On the contrary, Doctor Axe (rather a suggestive name for an advocate of docking) thought the practice improved the looks of a horse, thus rendering it more salable. His sentimentality did not allow him to argue this question of increased value. He did not think docking increased accidents. Statistics, not assertions, were needed to establish facts of this kind. As to the remark of the President, that the shortened tail could not be so easily freed from the rein, he said it would depend on who was driving; an expert would more quickly disengage the rein from a docked tail. It may be true, he said, that there was more flexibility in an uncut tail because its more flexible portion had not been removed; but the docked tail had not the same power of covering and fixing down the rein that the long tail possessed. The long retention of a certain degree of sensibility after amputation was a known fact, but neither this, nor the operation itself, involved much pain. He detailed the structures divided, and said that they possessed a low degree of sensation. He would be glad to see horses have the free use of all their members, if practicable, and would leave them their tails if the removal of them could not increase the animal's comfort, value, or power of being safely used, but he would not do anything to lessen the value of horses without good reason.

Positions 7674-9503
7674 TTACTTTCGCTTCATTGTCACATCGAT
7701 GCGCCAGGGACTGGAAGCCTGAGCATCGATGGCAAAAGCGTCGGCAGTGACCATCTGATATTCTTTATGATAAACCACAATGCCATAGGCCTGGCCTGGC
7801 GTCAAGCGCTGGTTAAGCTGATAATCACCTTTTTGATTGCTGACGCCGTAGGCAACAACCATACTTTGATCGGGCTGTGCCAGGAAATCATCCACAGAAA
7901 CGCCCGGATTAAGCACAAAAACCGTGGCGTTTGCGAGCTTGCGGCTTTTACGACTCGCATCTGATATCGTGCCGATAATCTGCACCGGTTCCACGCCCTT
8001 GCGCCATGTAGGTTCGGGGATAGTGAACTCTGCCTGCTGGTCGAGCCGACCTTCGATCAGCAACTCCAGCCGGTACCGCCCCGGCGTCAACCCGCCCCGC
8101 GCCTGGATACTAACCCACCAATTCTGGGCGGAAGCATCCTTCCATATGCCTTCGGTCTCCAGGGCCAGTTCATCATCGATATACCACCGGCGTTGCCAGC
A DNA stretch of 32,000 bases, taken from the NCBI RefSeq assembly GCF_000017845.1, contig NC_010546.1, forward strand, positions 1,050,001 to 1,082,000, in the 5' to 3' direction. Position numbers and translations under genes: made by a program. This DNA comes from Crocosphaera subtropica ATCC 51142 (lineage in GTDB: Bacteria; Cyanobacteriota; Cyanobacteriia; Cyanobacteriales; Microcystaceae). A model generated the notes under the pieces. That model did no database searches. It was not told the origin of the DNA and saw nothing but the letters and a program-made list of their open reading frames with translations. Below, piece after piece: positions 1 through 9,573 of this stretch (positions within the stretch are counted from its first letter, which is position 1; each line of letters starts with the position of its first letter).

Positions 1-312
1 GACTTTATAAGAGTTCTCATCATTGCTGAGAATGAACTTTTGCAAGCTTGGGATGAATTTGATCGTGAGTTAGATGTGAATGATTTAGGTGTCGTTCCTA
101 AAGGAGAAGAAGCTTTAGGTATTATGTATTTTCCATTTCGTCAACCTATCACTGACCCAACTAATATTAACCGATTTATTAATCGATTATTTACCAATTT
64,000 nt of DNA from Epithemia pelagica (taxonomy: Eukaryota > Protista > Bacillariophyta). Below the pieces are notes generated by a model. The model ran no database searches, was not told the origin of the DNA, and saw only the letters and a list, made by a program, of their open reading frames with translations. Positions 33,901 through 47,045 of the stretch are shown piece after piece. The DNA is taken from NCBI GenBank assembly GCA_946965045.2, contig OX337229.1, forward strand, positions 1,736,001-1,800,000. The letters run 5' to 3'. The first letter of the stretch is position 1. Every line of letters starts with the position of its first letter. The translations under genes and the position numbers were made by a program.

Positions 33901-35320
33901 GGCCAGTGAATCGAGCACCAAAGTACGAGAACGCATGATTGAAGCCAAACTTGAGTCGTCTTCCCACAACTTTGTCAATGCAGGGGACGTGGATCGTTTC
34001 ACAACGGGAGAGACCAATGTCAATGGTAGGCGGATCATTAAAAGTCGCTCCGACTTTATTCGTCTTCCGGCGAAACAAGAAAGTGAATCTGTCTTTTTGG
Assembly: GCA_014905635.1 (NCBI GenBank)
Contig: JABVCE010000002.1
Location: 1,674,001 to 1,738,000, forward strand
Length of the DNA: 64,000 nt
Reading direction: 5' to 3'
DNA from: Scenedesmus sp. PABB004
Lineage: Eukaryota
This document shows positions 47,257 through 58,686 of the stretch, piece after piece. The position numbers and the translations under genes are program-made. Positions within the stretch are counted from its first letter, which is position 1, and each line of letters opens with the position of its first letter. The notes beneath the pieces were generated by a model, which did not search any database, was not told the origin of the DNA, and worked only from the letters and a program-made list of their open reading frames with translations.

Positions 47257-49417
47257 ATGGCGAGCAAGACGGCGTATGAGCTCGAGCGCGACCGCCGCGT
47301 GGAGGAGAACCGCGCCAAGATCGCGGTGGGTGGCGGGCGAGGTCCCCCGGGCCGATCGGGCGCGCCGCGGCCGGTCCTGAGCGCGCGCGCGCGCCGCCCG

It seems that prosecutions for docking, under the cruelty to[***] common in England [***] convictions are not [***] in the discussion [***] vigorous prosecutions are [***]

We notice that with [***] and docking are on the increase [***] of this country. Fortunately [***] beasts, public sentiment in this [***] against the barbarous act; still [***] is it that fashion has not yet so [***] the taste of the majority of people [***] convince them that docking adds to [***] beauty of the noble animal. But the rage is now to imitate the English in nearly all manners and customs, and it may not be long before the miserable fashion will gain new headway with us.

* * * * *

Too much care can hardly be taken in packing pork so as to have it keep through the season. The chief requisites are pure salt and freeing the meat from every taint of blood. The pieces of pork should be packed as closely as possible. After a few weeks if any scum rises on the surface of the brine it should be cleaned out and the brine boiled so that all impurities may be removed. If pork is to be kept all summer twice boiling the brine may be necessary. For some reason a barrel that has once held beef will never do for a pork barrel, though the rule may be reversed with impunity.

* * * * *